The two people — about whom no other information was shared — both had underlying health conditions, including weakened immune systems, and were diagnosed with the virus more than six weeks ago, officials said.
A recent study from the CDC finds that in a sample of nearly 2,000 people who had monkeypox, 38% also had HIV infection and 41% had an STI in the preceding year. Those rates are much higher than the rates of HIV and STIs in the general population.
While cases in white men have dropped in recent weeks, Black people are making up a growing percentage of infections — nearly 38% during the final week of August, according to the latest data available. Latinos are also disproportionately infected, making up roughly a third of infections.
The Chicago Department of Public Health announced that the city will receive another 20,000 doses of monkeypox vaccine from the federal stockpile, to be distributed to clinics across the city next week.
Dr. Sameer Vohra took over the Illinois Department of Public Health earlier this month.
The announcement will free up money and other resources to fight the virus, which may cause fever, body aches, chills, fatigue and pimple-like bumps on many parts of the body.
There are now 533 confirmed monkeypox cases in Illinois. And one of those cases was confirmed last week in Cook County Jail. Cook County Sheriff Tom Dart’s office said the individual is believed to have contracted the virus in the community prior to being ordered into custody.
By declaring the state a disaster area for the disease, the Illinois Department of Public Health will be able to more quickly coordinate the agency’s response to the spread of the virus and distribute vaccines more efficiently, according to a statement from the governor’s office.
In Chicago, 326 people have tested positive for monkeypox, according to city officials who are urging residents to educate themselves about the virus and to get tested if they have symptoms.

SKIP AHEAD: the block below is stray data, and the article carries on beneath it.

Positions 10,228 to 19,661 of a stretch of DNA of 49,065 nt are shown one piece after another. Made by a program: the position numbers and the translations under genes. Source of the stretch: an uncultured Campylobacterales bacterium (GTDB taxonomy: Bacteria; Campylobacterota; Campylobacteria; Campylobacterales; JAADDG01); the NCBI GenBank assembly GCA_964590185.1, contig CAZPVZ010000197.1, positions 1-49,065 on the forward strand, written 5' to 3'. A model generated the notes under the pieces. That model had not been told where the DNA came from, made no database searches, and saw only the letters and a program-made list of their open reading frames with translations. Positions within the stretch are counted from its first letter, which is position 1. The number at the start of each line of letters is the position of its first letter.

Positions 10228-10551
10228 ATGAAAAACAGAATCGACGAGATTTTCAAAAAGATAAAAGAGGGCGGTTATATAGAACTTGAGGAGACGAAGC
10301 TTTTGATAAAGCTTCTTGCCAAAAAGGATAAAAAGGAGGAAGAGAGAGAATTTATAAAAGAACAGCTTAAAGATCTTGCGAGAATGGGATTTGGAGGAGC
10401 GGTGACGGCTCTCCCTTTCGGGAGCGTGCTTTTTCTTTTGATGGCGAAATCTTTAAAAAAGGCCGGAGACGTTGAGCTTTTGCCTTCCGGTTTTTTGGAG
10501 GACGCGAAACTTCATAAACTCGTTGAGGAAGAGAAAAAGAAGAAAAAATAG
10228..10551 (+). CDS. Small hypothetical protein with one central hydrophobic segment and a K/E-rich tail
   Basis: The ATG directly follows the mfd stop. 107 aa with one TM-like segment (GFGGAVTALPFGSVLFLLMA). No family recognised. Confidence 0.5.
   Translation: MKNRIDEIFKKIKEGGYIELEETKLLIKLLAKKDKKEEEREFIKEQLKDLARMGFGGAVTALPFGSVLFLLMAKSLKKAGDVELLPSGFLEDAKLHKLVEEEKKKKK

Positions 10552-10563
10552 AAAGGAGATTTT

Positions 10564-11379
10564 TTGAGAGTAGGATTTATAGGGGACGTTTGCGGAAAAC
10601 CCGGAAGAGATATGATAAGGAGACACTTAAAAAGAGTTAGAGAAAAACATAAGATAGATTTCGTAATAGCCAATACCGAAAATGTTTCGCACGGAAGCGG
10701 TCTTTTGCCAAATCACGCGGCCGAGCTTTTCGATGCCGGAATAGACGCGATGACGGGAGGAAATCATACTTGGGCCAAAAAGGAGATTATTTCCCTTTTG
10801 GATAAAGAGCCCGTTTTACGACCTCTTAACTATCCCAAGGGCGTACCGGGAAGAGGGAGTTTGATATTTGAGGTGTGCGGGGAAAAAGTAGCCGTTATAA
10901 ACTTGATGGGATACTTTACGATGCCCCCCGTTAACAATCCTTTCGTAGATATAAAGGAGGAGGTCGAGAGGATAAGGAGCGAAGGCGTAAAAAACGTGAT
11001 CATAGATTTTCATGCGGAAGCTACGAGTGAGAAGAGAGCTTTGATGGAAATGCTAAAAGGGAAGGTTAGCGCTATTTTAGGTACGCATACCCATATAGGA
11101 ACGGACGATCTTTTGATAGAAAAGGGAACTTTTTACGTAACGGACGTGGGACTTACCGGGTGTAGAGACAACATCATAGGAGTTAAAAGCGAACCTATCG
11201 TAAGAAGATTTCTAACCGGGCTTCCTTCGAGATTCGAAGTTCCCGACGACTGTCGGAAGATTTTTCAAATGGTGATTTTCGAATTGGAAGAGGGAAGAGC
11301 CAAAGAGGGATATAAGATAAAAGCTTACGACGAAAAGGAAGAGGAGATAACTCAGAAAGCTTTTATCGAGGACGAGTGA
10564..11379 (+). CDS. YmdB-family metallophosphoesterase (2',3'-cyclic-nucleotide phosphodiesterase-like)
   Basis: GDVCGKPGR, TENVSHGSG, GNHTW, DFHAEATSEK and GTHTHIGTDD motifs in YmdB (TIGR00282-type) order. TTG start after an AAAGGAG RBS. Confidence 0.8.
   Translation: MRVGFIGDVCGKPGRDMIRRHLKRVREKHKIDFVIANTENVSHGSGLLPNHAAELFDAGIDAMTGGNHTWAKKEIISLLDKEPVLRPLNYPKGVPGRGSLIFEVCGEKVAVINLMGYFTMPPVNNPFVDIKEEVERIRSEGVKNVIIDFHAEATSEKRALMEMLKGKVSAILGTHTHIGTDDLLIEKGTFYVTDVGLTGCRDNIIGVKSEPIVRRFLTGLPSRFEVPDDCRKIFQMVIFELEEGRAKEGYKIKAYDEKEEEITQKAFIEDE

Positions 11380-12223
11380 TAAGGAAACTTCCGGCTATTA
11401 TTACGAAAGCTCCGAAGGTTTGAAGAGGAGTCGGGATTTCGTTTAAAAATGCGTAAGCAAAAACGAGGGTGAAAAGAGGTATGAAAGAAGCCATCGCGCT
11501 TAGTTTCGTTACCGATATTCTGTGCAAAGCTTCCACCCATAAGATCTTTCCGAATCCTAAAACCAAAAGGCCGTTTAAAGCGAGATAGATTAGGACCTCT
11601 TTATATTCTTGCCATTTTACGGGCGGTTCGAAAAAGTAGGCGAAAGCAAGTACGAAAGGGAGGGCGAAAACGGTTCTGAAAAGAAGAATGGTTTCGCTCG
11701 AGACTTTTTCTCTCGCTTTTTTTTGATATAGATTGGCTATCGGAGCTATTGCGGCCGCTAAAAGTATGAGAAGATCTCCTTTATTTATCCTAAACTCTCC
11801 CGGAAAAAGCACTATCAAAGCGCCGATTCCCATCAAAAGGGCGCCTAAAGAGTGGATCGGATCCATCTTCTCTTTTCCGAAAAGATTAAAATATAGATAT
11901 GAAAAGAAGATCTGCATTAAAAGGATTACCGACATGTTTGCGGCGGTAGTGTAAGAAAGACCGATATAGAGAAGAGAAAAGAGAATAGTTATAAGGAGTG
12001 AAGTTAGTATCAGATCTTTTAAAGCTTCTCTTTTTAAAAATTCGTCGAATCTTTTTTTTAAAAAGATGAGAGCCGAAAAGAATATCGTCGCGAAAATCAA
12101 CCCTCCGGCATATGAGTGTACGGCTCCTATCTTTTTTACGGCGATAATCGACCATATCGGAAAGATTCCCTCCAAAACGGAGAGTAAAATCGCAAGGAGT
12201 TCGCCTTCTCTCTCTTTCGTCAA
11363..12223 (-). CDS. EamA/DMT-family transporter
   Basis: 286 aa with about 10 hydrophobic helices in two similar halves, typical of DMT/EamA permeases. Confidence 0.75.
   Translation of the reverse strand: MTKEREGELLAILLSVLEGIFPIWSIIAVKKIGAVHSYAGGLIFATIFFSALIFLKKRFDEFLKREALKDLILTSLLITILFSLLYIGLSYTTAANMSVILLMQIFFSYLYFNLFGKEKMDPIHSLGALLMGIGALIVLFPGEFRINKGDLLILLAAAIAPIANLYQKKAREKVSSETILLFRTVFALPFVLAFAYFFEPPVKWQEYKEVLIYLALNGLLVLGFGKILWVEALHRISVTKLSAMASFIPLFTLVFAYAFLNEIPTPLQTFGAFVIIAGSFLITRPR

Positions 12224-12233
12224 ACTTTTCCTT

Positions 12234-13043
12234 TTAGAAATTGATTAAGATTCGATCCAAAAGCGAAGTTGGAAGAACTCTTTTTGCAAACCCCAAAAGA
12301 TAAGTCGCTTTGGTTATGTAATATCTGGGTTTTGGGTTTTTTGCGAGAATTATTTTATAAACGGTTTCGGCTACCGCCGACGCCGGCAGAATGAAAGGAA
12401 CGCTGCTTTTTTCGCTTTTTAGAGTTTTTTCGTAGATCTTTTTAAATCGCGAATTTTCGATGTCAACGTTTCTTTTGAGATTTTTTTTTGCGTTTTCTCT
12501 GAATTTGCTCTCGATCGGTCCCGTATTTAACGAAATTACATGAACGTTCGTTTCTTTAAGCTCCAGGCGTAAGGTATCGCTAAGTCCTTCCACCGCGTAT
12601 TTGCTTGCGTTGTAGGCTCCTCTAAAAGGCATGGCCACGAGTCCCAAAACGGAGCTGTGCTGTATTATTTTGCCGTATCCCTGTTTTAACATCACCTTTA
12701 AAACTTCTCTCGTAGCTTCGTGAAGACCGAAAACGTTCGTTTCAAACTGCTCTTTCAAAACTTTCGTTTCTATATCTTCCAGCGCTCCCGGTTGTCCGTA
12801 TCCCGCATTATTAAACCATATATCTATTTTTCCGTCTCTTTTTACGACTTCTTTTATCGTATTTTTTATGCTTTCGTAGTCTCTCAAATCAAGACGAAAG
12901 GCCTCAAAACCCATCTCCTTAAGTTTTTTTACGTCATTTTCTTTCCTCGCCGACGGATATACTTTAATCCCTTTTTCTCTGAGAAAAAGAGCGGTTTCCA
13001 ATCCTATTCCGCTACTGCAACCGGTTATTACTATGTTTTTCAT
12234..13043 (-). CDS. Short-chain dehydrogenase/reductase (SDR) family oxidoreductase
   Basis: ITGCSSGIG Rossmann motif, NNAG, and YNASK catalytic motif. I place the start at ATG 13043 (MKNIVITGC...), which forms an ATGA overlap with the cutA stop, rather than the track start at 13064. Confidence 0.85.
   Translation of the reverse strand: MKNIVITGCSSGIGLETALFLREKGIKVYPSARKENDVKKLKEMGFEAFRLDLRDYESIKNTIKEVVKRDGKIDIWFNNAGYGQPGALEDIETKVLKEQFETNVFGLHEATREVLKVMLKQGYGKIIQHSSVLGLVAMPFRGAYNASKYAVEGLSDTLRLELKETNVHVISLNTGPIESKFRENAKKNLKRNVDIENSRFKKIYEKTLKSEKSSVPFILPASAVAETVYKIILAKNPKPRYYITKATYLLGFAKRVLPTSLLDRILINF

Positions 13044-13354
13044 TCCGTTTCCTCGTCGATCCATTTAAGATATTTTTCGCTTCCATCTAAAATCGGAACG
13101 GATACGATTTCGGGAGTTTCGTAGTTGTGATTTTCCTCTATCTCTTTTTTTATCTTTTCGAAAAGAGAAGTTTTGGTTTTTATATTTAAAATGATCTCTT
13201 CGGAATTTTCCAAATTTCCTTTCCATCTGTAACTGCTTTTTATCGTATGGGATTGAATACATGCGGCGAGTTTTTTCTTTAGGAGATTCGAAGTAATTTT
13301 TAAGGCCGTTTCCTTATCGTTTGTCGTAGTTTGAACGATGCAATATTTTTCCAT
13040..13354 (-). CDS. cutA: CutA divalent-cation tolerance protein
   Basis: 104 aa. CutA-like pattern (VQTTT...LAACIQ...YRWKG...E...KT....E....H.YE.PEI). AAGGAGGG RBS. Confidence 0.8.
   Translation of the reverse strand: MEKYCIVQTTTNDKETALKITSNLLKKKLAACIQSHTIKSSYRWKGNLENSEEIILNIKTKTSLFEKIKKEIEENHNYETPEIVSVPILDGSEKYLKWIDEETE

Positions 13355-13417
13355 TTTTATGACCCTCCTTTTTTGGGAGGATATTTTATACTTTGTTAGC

Additional monkeypox vaccines are arriving in Chicago, but they will be in limited supply. This as the World Health Organization this declared monkeypox a public health emergency.
“While we are pleased to be receiving these additional doses, we simply need more vaccine in Chicago,” said Dr. Alison Arwady, the commissioner of the Chicago Department of Public Health.
The risk to Chicagoans from monkeypox remains low, according to Chicago Department of Public Health officials, who encouraged anyone who has developed a new or unexplained rash to see a health care provider.
The administration said it was expanding the pool of people who are advised to get vaccinated to include those who may realize on their own that they could have been infected. That includes men who who have recently had sex with men at parties or in other gatherings in cities where monkeypox cases have been identified.
People identified as close contacts to someone suspected or confirmed with monkeypox are being offered the vaccine, as well as treatment with antiviral medication for those with more severe illness, according to city health officials.
Nine cases of monkeypox have been detected in Chicago while one case has been identified in DuPage County, according to the Illinois Department of Public Health.
WHO Director-General Tedros Adhanom Ghebreyesus said Tuesday he decided to convene the emergency committee on June 23 because the virus has shown “unusual” recent behavior by spreading in countries well beyond parts of Africa, where it is endemic.